A Content Analysis of the Coverage Given to Boys' and Girls' High School Basketball

By Pedersen, Paul M.; Miloch, Kimberly S. et al. | Research Quarterly for Exercise and Sport, February 2007 | Go to article overview

A Content Analysis of the Coverage Given to Boys' and Girls' High School Basketball


Pedersen, Paul M., Miloch, Kimberly S., Clavio, Galen, Geurin, Andrea N., Research Quarterly for Exercise and Sport


Among the 38,000 high schools in the U.S., basketball is the most popular sport for girls and the second most popular for boys (NFHS, 2005). In Indiana--which houses 15 of the 16 largest high school arenas in the world--this connection is even more established as basketball and the state have often been viewed as synonyms (Montieth, 2006). "The state of Indiana has a worldwide reputation for its high school basketball," noted Knight (2002). "Nowhere else do kids grow up in an atmosphere so supportive of the game." After decades of dominance by interscholastic male participants, the state has witnessed over the past few years a surge in the participation and interest in girl's high school basketball (Wertheim, 2004). In an effort to gauge the media's approach to and interest in male and female basketball coverage, this study analyzed the type and amount of coverage devoted by the print media. While a shift in participation is underway, the study sought to determine if the gender-based patterns of sports reporting are still prevalent. Specifically, this content analysis examined the written and photographic attention given over a seasonal time frame by selected daily newspapers based in Indiana. The purpose of this study was to determine the equitableness of the newspaper coverage. Basketball was selected because of its accessibility, to and similarities for both boys and girls. …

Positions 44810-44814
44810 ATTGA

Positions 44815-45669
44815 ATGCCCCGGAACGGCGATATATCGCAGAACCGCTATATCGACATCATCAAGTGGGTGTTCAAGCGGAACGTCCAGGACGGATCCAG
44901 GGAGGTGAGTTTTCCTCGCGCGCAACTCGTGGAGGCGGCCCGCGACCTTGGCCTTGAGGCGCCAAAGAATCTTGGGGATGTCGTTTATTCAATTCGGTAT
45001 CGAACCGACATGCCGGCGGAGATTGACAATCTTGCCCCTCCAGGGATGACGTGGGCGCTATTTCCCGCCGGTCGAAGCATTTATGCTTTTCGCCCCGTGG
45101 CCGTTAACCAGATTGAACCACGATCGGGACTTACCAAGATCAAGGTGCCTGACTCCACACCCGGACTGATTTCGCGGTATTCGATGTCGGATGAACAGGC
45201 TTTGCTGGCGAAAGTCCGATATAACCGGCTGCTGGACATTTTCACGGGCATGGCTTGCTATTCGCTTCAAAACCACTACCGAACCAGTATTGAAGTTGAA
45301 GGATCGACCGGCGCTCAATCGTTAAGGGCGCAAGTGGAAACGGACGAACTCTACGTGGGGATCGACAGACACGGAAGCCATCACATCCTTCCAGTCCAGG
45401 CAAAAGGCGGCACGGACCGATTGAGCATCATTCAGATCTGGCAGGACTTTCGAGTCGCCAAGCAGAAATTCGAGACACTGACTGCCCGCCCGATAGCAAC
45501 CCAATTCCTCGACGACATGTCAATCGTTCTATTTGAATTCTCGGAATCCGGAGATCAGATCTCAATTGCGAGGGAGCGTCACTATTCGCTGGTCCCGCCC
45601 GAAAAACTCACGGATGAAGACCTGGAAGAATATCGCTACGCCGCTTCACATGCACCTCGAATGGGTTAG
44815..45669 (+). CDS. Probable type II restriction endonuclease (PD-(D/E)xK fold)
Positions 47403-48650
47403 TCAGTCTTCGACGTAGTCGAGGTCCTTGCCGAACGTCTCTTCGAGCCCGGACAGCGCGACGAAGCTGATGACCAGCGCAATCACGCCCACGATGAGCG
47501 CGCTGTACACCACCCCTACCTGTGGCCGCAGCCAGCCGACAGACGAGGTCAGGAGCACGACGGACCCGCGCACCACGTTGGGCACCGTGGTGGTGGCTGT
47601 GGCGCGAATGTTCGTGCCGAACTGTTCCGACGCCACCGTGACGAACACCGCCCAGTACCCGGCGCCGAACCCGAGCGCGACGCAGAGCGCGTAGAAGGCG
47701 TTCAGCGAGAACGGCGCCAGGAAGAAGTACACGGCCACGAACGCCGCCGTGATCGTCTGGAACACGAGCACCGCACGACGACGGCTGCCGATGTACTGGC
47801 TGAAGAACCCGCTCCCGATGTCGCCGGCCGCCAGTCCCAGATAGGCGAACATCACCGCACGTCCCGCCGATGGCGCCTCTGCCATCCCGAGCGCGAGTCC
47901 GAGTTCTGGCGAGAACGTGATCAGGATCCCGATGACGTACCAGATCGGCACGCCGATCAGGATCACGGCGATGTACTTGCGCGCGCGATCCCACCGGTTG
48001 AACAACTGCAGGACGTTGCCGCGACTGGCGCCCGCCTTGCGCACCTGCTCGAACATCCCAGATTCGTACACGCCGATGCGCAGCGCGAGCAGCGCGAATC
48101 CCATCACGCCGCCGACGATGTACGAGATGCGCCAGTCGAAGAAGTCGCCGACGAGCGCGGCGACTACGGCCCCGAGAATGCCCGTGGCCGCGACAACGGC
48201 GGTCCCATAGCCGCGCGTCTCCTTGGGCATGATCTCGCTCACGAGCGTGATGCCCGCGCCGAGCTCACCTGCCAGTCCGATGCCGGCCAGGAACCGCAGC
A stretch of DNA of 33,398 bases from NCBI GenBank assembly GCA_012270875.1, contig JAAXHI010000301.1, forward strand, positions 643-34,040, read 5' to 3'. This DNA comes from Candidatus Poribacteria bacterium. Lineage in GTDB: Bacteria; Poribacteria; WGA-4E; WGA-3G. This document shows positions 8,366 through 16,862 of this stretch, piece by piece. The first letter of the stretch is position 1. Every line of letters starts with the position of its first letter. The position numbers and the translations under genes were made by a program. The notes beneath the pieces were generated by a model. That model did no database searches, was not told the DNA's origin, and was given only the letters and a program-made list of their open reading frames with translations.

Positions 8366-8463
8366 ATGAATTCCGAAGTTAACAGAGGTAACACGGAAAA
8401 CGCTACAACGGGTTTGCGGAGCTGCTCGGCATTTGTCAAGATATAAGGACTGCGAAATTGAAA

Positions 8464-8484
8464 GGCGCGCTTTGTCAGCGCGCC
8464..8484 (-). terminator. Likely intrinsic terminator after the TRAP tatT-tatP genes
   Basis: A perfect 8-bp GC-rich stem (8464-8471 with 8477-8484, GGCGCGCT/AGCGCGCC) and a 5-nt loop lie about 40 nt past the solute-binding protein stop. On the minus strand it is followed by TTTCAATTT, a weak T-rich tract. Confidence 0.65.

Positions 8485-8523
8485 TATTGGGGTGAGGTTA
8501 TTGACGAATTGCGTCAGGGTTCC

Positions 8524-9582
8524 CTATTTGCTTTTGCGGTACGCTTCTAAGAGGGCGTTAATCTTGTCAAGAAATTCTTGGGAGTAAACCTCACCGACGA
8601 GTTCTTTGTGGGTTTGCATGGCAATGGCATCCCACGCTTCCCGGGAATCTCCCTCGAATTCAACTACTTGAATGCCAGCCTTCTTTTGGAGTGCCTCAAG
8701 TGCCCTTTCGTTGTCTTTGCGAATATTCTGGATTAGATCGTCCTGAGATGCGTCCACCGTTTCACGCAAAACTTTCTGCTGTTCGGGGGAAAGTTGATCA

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A Content Analysis of the Coverage Given to Boys' and Girls' High School Basketball
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